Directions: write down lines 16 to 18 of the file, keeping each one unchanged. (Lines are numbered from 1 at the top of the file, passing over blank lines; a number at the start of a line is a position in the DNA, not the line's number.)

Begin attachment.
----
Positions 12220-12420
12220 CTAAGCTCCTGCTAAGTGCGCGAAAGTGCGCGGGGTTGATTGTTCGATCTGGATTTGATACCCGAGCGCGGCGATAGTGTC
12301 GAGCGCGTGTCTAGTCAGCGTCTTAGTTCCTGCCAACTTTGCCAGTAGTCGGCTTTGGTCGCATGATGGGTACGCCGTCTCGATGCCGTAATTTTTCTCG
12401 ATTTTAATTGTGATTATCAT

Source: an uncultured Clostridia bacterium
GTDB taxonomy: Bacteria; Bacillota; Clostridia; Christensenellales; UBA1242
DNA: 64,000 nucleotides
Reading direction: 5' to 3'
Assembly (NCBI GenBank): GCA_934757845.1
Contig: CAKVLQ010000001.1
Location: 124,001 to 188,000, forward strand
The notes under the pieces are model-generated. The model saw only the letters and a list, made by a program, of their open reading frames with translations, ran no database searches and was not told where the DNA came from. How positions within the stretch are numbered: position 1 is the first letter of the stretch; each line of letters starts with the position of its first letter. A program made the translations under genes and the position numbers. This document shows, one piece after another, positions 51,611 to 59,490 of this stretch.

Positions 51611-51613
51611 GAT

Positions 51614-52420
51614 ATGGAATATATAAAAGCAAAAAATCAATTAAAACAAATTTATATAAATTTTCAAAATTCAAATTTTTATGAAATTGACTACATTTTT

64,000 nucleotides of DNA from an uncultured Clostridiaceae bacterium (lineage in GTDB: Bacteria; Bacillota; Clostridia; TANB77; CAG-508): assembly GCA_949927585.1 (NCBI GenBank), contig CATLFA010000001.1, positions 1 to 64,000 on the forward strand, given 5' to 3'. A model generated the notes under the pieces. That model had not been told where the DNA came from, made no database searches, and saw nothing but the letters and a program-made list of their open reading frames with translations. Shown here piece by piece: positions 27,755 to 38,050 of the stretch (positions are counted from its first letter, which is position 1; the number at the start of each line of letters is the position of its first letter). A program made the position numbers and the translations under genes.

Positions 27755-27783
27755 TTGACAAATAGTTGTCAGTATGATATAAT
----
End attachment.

51614 ATGGAATATATAAAAGCAAAAAATCAATTAAAACAAATTTATATAAATTTTCAAAATTCAAATTTTTATGAAATTGACTACATTTTT

64,000 nucleotides of DNA from an uncultured Clostridiaceae bacterium (lineage in GTDB: Bacteria; Bacillota; Clostridia; TANB77; CAG-508): assembly GCA_949927585.1 (NCBI GenBank), contig CATLFA010000001.1, positions 1 to 64,000 on the forward strand, given 5' to 3'. A model generated the notes under the pieces. That model had not been told where the DNA came from, made no database searches, and saw nothing but the letters and a program-made list of their open reading frames with translations. Shown here piece by piece: positions 27,755 to 38,050 of the stretch (positions are counted from its first letter, which is position 1; the number at the start of each line of letters is the position of its first letter). A program made the position numbers and the translations under genes.

Positions 27755-27783